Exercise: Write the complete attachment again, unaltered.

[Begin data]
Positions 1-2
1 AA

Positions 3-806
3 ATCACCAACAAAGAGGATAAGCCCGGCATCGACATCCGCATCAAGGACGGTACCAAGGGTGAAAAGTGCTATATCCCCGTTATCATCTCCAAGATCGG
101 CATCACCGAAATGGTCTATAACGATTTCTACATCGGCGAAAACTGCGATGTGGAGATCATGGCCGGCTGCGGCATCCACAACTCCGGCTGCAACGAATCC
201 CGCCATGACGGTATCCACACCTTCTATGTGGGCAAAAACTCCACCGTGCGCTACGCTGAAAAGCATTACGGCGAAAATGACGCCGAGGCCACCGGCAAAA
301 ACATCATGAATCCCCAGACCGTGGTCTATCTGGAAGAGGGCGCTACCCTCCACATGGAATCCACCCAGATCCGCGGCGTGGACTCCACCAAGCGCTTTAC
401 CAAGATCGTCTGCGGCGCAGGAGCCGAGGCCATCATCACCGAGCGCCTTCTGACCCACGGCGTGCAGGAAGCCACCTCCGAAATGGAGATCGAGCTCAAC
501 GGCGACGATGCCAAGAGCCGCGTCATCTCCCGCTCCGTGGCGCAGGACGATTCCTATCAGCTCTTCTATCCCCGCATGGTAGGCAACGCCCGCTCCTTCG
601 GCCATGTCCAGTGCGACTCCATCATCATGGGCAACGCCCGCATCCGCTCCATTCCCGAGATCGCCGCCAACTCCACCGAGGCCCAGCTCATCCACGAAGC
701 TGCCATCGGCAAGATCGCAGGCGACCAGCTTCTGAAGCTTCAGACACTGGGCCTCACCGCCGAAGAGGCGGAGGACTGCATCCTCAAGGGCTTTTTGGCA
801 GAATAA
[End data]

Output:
Positions 1-2
1 AA

Positions 3-806
3 ATCACCAACAAAGAGGATAAGCCCGGCATCGACATCCGCATCAAGGACGGTACCAAGGGTGAAAAGTGCTATATCCCCGTTATCATCTCCAAGATCGG
101 CATCACCGAAATGGTCTATAACGATTTCTACATCGGCGAAAACTGCGATGTGGAGATCATGGCCGGCTGCGGCATCCACAACTCCGGCTGCAACGAATCC
201 CGCCATGACGGTATCCACACCTTCTATGTGGGCAAAAACTCCACCGTGCGCTACGCTGAAAAGCATTACGGCGAAAATGACGCCGAGGCCACCGGCAAAA
301 ACATCATGAATCCCCAGACCGTGGTCTATCTGGAAGAGGGCGCTACCCTCCACATGGAATCCACCCAGATCCGCGGCGTGGACTCCACCAAGCGCTTTAC
401 CAAGATCGTCTGCGGCGCAGGAGCCGAGGCCATCATCACCGAGCGCCTTCTGACCCACGGCGTGCAGGAAGCCACCTCCGAAATGGAGATCGAGCTCAAC
501 GGCGACGATGCCAAGAGCCGCGTCATCTCCCGCTCCGTGGCGCAGGACGATTCCTATCAGCTCTTCTATCCCCGCATGGTAGGCAACGCCCGCTCCTTCG
601 GCCATGTCCAGTGCGACTCCATCATCATGGGCAACGCCCGCATCCGCTCCATTCCCGAGATCGCCGCCAACTCCACCGAGGCCCAGCTCATCCACGAAGC
701 TGCCATCGGCAAGATCGCAGGCGACCAGCTTCTGAAGCTTCAGACACTGGGCCTCACCGCCGAAGAGGCGGAGGACTGCATCCTCAAGGGCTTTTTGGCA
801 GAATAA